Energy Calculations

Warning! This post contains lots of building science concepts and terms. I’ve tried to explain some stuff but this article is for the folks like me that enjoy the nitty gritty science of building.

As Jill pointed out a few weeks ago in her gardening post, I’ve been working on the basic energy calculations for the new house design. It took me a while to get the basics down, again. It’s been some time since I did this stuff in school and I’m pretty sure I’ve messed up some things, but it gives me a bit more understanding into how all the parts (walls, windows, floor and ceiling u-factors, infiltration rates, required ventilation, heat loss, solar heat gain, shading factors, heating degree days, vapor barriers, dew points in the wall and ceiling assemblies, etc.) contribute toward an energy efficient system.

I’m interested in the net zero house concept (make as little energy as you can to meet the power needs of the home, netting out over the year) as opposed to the off the grid house (which has the same concept except you have to net out every time the sun sets). The basic concept is to invest in energy conservation until its more cost effective to invest in energy generation. At a certain point the scales tip and its cheaper to invest in solar or wind power than walls that are three feet thick with quintuple-pane windows in a perfectly sealed box. There’s also opportunities to offset some costs, for example the extra cost of insulation in the walls and ceiling should balance out with a cheaper heating system.

I’ve put together a spreadsheet that captures one half of the net zero concept, the energy conservation part. I can fiddle with the r-values, glass area, window properties, shade factors, allowable infiltration rates, ventilation air changes, heating degree days (HDD), even square footages and see approximately how the system balances out in a year.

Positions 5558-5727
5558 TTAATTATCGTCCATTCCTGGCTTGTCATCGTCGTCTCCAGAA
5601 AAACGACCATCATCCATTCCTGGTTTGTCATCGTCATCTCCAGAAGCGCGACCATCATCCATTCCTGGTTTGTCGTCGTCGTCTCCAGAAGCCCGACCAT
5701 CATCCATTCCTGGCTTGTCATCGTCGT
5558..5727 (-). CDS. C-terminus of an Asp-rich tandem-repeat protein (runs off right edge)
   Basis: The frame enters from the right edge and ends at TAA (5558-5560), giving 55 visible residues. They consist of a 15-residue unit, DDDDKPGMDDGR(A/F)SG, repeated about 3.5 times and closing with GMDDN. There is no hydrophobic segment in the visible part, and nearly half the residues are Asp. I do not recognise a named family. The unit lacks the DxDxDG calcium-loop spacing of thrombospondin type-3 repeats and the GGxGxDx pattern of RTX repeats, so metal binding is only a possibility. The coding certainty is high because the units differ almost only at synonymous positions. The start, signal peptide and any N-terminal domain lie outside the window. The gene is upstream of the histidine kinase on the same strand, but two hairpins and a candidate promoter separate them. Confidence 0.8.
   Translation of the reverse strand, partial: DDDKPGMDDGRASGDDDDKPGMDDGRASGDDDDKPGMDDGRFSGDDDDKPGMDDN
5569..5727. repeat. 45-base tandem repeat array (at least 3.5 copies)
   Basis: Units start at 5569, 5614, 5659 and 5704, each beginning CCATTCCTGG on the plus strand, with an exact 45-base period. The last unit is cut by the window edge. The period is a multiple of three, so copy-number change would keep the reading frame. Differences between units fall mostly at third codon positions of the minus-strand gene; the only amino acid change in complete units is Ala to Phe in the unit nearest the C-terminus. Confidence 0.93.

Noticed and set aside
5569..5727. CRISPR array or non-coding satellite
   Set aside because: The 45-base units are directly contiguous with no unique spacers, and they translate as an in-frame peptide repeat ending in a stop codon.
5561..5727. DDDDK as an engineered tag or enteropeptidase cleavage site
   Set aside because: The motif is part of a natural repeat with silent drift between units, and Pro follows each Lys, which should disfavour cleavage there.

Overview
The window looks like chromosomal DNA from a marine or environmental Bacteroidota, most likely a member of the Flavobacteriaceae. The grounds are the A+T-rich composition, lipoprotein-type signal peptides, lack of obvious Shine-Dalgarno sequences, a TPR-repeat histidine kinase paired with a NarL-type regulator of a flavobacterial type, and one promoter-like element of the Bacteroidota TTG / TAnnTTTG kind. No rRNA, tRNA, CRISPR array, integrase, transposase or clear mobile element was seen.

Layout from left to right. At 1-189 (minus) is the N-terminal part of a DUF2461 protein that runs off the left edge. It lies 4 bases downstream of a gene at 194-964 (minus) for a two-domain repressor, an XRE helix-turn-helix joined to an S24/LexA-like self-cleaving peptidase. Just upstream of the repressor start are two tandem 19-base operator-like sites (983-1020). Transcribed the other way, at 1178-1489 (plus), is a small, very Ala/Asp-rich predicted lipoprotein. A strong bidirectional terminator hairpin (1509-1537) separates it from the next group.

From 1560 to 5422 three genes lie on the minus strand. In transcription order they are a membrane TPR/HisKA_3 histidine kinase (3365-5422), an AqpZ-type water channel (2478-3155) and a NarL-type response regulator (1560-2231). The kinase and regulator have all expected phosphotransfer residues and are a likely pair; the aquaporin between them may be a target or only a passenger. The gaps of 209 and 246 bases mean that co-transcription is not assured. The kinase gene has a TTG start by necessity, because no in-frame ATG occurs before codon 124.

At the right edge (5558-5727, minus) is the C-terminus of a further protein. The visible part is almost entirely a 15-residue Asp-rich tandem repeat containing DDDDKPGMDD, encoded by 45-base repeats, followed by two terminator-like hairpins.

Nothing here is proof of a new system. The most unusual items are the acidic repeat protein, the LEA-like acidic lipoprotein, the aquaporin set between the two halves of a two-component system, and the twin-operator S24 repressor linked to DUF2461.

12" double wall section

Problem is that it all depends on what you put into the inputs. Do you use center of wall r-values, or averaged values based on thermal bridging and convective heat flows in the wall? This can change the outcome quite a bit. A typical 2×6 stud wall @ 16 inches on center is usually described as having an R value of 20. But studies show that it is closer to an actual R value of 13.7, or 32% less effective. But typically in all the examples of energy calculations that I’ve seen, they use the R 20 value, not the 13.7. Does this inflate the energy efficiency of the house, or does the calculation itself have built in factors to account for the inaccurate R values that are typically used?

I’ve been working with a 12″ wall detail. It’s 3 inches of high-density foam on the outside and 9″ of loose pack cellulose for a center of wall R value of 54. (This wall was used at a net zero house built in Townsend, MA. Link to article.) Although the double stud wall minimized thermal bridging at the center of the wall, it doesn’t address bridging at the top and bottom plate including the rim joist. I’m guessing the average R value across the whole wall is closer to 44. (For an excellent review of various wall systems and total wall R values, see Buildingscience.com research paper RR-0903. Buildingscience in my new favorite site.)

If you plug the 54 R value into the spreadsheet you would see that you need approximately 18.9 million BTUs per year to keep the house above 65 degrees. If you use the R 44 value, you would need approximately 19.7 million BTU’s  per year, or close to a 4% difference.

If you include solar gain in the calculations you see that the sun can potentially provide up to 86% of the total heating load of the house. Changing the window U value or more importantly changing the SHGC value (solar heat gain coefficient) can have a huge effect on the solar gain. Most new efficient windows limit solar gain, but you want that with a house that is positioned and designed to take advantage of the sun. (I used James Kachadorian’s excellent book, The Passive Solar House, to figure out the heat gain calculations.)

Anyway, if you’re interested in the actual calculations, I’ve included a PDF version. Add a comment below if you’re interested in the spreadsheet version.

I’ll add another post soon with links to more the books and online sources that I’ve found helpful. I have a series of posts planned for the next couple of months including window options, ventilation choices and calculations as well as more wall sections. I’m also planning a high-level cost estimate so I can approximate the trade-offs between energy conservation and generation. I hope all you building science geeks out there enjoy.

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